Minipa_ET-870C

I bought this multimeter(Minipa ET-870C) a while ago for $17, great value. I got it because its nice to have around multiple meters for when you wanna measure both input and output voltage/current. I believe it was advertised to have an auto-off feature for 15 mins but it didn’t. This eventually lead to many drained batteries because I often forgot to turn it off after using it. So during a boring weekend when the weather outside was bad I decided to add this nice feature to the meter. I knew it had to be a small circuit to be able to fit inside the multimeter so I picked the tiny25 the smallest micro I had around.

I quickly put together a simple schematic in Eagle, just the mcu, a voltage regulator a npn transistor and the associated capacitors and resistors. The circuit is powered from the multimeter 9V battery and cuts off the ground path to the meter to turn off its power. No ISP connector was placed on the board to save space but extra long pads were added so I can solder some wires for programming the mcu.

tiny25-timer-switch-schematictiny25-timer-switch-board

The npn transistor has its base pulled down so when there is no signal coming from the mcu the transistor is off. The pcb was made using the photo etching technique and it was assembled with some solder paste and hot air gun. I also soldered some wires to connect to my MKII programmer and I started writing the code.

To keep track of the time I used Timer0 to generate an overflow interrupt. Knowing the CPU frequency and the prescaler we can find out how often that interrupt will occur. Knowing how often the interrupt will occur we know how many times we need that interrupt to trigger to account for a given time in seconds. This is all calculated inside main.h where you can also specify the time in seconds.

To start the counting process I’m using a tact switch connected on INT0. When the button is pressed the level changed interrupt will trigger on INT0 and we change some flags to start counting as well as turning on the transistor to turn on the multimeter. When the counting reaches the setpoint, the flags reset and the transistor is turned off, thus turning off the meter. At this step the code was running ok except that for a 15 mins period there is ~12s error. I suspect this is because I’m using the internal oscillator which is not very precise.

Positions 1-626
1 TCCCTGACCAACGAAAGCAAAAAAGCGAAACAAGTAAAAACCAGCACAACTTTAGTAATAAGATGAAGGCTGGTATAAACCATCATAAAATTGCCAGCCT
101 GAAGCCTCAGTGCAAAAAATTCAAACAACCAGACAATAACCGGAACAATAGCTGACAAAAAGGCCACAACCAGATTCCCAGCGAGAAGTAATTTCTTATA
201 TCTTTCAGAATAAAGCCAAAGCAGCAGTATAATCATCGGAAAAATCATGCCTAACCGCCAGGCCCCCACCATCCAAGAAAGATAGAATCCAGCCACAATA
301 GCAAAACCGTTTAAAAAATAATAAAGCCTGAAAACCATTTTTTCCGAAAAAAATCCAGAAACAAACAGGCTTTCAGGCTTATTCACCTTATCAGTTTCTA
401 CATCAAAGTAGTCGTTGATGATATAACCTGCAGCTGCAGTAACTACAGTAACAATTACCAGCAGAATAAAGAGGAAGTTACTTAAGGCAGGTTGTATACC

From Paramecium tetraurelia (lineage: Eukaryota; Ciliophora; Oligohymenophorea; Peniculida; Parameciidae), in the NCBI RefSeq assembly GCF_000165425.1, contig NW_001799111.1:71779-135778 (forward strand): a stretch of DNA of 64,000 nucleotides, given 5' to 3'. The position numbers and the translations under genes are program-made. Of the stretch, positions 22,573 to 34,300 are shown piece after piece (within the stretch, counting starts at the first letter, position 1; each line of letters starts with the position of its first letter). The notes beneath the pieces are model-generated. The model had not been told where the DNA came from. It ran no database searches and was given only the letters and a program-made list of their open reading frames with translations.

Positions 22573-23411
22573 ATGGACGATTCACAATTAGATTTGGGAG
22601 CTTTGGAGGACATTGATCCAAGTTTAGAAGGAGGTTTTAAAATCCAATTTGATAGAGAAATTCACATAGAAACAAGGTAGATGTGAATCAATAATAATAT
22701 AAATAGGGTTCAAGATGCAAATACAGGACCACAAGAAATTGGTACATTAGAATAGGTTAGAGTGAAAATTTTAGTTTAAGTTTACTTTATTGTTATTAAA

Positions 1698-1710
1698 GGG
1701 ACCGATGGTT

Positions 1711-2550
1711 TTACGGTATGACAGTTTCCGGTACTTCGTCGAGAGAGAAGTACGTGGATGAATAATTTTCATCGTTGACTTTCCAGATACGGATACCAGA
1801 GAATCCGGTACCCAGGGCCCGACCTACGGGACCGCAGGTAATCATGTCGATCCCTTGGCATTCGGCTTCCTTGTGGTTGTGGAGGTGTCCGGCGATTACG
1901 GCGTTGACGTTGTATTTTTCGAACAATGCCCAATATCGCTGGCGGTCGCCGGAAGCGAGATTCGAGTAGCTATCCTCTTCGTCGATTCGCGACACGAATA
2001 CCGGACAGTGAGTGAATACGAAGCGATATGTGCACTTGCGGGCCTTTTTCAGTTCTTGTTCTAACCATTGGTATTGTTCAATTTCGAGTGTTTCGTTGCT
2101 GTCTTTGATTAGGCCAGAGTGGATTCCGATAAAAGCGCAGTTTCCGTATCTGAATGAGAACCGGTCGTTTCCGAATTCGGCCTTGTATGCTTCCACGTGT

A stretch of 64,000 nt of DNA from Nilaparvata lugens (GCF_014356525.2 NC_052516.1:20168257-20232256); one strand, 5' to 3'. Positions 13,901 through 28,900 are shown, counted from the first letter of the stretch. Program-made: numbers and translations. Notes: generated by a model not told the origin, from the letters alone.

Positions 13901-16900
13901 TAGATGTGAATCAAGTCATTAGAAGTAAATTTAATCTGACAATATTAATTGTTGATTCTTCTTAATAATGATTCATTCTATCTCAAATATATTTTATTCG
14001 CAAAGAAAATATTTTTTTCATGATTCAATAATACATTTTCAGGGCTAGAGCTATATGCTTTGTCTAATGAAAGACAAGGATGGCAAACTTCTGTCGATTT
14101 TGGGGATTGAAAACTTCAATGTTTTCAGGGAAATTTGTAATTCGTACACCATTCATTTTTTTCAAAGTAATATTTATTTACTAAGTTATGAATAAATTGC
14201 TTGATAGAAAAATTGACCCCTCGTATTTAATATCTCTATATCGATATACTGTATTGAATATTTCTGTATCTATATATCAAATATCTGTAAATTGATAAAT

Since the circuit was intended for extending the battery life, itself had to consume as little as possible. All measurements were made right before the voltage regulator at the battery leads. With no optimization the current draw at 9V was 3.67mA. The tiny25 has 3 sleep modes: Idle, ADC Noise Reduction and Power-down mode. The Idle mode would be good for when we are counting until the setpoint is reached, and the power-down mode for when we are waiting for the button to be pressed(INT0 interrupt trigger). So I’ve added some new lines of code to set the processor into Idle mode when the button is pressed, and to set it to power-down mode the the setpoint is reached and the transistor is turned off.

// Prepare for sleep mode in Idle mode so Timer0 can continue working and providing interrupts
set_sleep_mode(SLEEP_MODE_IDLE);

and

set_sleep_mode(SLEEP_MODE_PWR_DOWN);	// Prepare for sleep mode in Power Down mode

With these new settings the numbers are: in Idle mode the current draw is 3.57mA(only 0.1mA saved) but in power-down mode the current draw is only 17.9 uA(a whopping 3.652mA saved). This will ensure the battery life is not affected by the small timer circuit.

Now that everything was finished all I had to do is mount the small pcb inside the meter. Luckily there was plenty of space between the LCD and the logic board. I attached the pcb with some double sided sticky tape and drilled a hole for the tact switch in a pre marked place(this was probably the place designated for an original on/off-standby button that would of reset the internal auto-turn off feature). The tact switch was fixed in place with some hot glue. The wires were carefully routed on the side of the case and everything was assembled back together.

Now I know what you’re thinking, this mod makes the meter more dangerous with all the wires running so close to the high voltage input jacks but this meter did not have much protection to start with. Only basic 250mA fuse on the small current scale so I don’t think I’ve made it more dangerous than it already was. I really don’t recommend getting this meter if you’re working with high voltages or currents. This is only suitable for small currents/voltages where the input protection isn’t going to make a big difference.

Also you should know that the mod will certainly void your warranty if there is one. I certainly didn’t had any real warranty with this meter.

The source code and Eagle schematics are accessible on github here. As you can see this was also a nice opportunity to get me started with using a code repository. And here are some pictures from the construction/assembly process: